Many of the couples at Hedo skew a little older. There were plenty of millennials, but especially on the Nude Side you see how the demographics at Hedo are tilted (apparently the 1990s were a very different time). This is the generation who learned the ropes after the Summer of Love, who came of age in the era of key parties like in The Ice Storm. This crowd sees nudity as the norm. An absence of clothing doesn’t necessarily hold a sexual connotation. It’s just a way to be more natural.
Whole conversations passed between my new friends and me on the Nude Side, during which I never caught someone leering at my body. This is one of the many ironies and contradictions of Hedonism: At a “sex resort” renowned for nudity and public coitus, nakedness is not exactly novel. More importantly, respect is paramount.
When I participated in a twerking contest set up by the staff as part of the day’s entertainment, the compliments I received didn’t feel lewd, but… encouraging. My friends at the property wanted me to comfortable and welcome. Any other extracurricular activities would be borne from that understanding.
If that sounds dull, you’re missing the bigger picture. It’s once nudity stops being shocking that things get really interesting. That’s when you get to start considering what’s really turning you on — beyond peeling the Levis off that stranger you’ve been eying at the bar.
As a teenager, watching Rocky Horror Picture Show for the first time, I was struck by the film’s entreaty to “give yourself over to absolute pleasure.” What could be more pleasurable than discovering, for the first time, the contours of my own emerging adult body? Or, later, the possibilities of that body finding tantalizing alignment with the newly minted adult bodies of the first people I fooled around with?
What I grasp now, from the comfortable vantage point of adulthood — after a decade of modeling nude for various art classes, plenty of skinny dipping, and naked dance parties in my living room; not to mention the fact that I’ve now spent the better part of a week at Jamaica’s thirstiest lifestyle resort — is that bodies are just one part of the equation. Hedonism is a place where the boundaries between your extraordinary fantasies and your quite ordinary human body dissolve, whether your appetites include a slightly edgier take on the typical Caribbean vacation, or the sort of sex acts that might inspire the lyrics in a Lords of Acid single.
At Hedo, if you want to spend your days reading a book under the leaves of a sea grape tree as the waves lap across the sugary white sands while you smoke a spliff, no one will judge you. You can do it in t-shirt and shorts or in stilettos and a thong. Or naked. If you’re a locavore — eager to try Jamaican staples like saltfish and ackee or savory meat patties in pastry crust or hot, vinegary Jerk chicken — just walk up to one of the several restaurants on the property. If you favor steady suburban cuisines and have wondered what Benihana would be like if it were sexier, you can try that, too. (Although, it did strike me a few times that much of the food, catering to a centrist American palate, was heavy and therefore not as sexy as it might have been.)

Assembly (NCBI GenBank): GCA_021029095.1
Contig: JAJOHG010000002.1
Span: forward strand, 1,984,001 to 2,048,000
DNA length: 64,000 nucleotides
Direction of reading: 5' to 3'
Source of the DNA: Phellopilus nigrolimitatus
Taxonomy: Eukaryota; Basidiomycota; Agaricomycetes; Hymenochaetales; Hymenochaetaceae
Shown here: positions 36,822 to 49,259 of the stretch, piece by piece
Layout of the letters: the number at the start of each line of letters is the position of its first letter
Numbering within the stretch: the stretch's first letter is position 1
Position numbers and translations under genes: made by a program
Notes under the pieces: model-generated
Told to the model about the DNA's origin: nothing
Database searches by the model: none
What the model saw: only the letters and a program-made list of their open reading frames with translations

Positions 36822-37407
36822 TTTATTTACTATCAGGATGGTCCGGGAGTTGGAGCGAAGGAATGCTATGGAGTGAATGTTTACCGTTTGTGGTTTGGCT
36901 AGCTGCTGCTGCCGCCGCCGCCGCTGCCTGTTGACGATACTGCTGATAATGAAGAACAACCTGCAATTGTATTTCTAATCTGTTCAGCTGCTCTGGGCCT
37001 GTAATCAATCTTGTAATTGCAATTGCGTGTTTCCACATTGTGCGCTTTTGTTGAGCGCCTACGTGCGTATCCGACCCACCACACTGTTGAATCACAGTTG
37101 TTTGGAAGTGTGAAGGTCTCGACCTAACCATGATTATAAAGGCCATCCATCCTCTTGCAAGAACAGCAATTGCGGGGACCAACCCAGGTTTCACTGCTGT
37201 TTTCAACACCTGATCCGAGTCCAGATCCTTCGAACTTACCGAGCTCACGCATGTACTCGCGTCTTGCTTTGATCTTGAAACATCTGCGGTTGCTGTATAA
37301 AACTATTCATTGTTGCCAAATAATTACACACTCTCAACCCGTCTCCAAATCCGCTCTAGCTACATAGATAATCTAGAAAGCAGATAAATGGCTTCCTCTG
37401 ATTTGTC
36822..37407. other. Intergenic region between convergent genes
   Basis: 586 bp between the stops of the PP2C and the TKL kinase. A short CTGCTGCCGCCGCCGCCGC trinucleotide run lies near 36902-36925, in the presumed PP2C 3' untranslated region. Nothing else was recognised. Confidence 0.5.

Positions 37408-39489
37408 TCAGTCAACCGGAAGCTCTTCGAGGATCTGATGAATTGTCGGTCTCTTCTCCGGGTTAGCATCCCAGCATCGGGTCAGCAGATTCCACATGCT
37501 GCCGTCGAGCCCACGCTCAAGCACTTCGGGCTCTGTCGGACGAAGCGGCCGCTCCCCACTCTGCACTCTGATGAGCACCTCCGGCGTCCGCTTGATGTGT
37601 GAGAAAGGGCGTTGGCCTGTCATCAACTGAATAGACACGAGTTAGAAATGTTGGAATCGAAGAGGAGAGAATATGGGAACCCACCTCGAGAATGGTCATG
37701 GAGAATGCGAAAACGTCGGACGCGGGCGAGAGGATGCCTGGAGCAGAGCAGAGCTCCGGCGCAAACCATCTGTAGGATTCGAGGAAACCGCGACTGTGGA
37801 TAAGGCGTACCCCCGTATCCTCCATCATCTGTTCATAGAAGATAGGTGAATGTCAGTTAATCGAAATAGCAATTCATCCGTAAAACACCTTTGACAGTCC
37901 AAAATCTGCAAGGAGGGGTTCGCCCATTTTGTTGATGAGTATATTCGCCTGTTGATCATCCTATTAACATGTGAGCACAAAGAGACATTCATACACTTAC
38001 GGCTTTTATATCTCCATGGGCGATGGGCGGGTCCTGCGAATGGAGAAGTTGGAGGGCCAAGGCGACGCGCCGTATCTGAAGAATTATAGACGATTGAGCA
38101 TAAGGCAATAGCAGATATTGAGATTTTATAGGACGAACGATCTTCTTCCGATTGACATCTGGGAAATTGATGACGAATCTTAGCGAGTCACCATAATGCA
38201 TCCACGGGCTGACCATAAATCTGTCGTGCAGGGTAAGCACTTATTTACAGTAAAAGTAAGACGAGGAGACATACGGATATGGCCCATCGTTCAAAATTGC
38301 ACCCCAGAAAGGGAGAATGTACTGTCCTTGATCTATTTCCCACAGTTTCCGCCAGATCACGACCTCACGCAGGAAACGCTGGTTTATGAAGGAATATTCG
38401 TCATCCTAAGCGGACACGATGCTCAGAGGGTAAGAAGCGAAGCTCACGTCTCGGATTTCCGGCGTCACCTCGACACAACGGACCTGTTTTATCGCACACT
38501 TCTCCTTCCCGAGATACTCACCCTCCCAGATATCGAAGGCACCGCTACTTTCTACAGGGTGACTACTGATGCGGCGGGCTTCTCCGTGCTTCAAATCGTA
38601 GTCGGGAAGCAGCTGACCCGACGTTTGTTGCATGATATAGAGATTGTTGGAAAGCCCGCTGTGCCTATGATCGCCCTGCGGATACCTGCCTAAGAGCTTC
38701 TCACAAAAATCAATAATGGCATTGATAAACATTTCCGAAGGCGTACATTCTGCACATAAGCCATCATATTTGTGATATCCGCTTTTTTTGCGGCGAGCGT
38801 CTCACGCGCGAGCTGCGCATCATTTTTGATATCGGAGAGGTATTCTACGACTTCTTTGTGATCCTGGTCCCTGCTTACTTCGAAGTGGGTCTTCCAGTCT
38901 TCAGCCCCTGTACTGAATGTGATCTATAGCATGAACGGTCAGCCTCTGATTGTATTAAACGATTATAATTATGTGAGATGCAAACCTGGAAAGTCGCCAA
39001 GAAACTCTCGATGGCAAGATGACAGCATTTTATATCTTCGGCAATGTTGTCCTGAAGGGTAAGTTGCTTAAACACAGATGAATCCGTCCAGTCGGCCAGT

If you want to snorkel nude over a coral reef populated with octopuses and flying fish and gorgeous little lavender female sea urchins that will gently stick to your palm like Velcro, the activity is included. So are tantric workshops that encourage you to find new ways of being in your body, by yourself or with others. Speaking of which — if you want to sprawl languidly in a grotto veiled by a waterfall while multiple men compete to publicly offer you cunnilingus, a few of my new friends told me that’s entirely feasible, though I didn’t witness it myself.
Whatever your definition of absolute pleasure — from rum-fueled hookups with fellow bodycon singles to sweet midlife spouse-swapping to quietly going to bed after the foam party to watch free porn and Bollywood movies — what I experienced at Hedonism can likely scratch your itch. If Carribean resorts have a reputation for being a kind of travel-lite that gently introduces Westerners to a broader world while offering the more outgoing a chance to delve deeper, consider Hedonism a riff on this chord that caters to sexual adventure.
Just ask my new friends from London, who spent their week lounging on the Prude Side beach chairs near the spot where a local gent sells fresh reefer out of his backpack. They started out in swimsuits, nervous as can be, wondering what they’d gotten themselves into. But every day they peeled back a layer, literally, until we were casually swapping secrets, all of us wearing nothing but spiked Ting and sunscreen.
This trip was hosted by the resort. You can learn more about Uproxx’s policy on press trips/hostings here.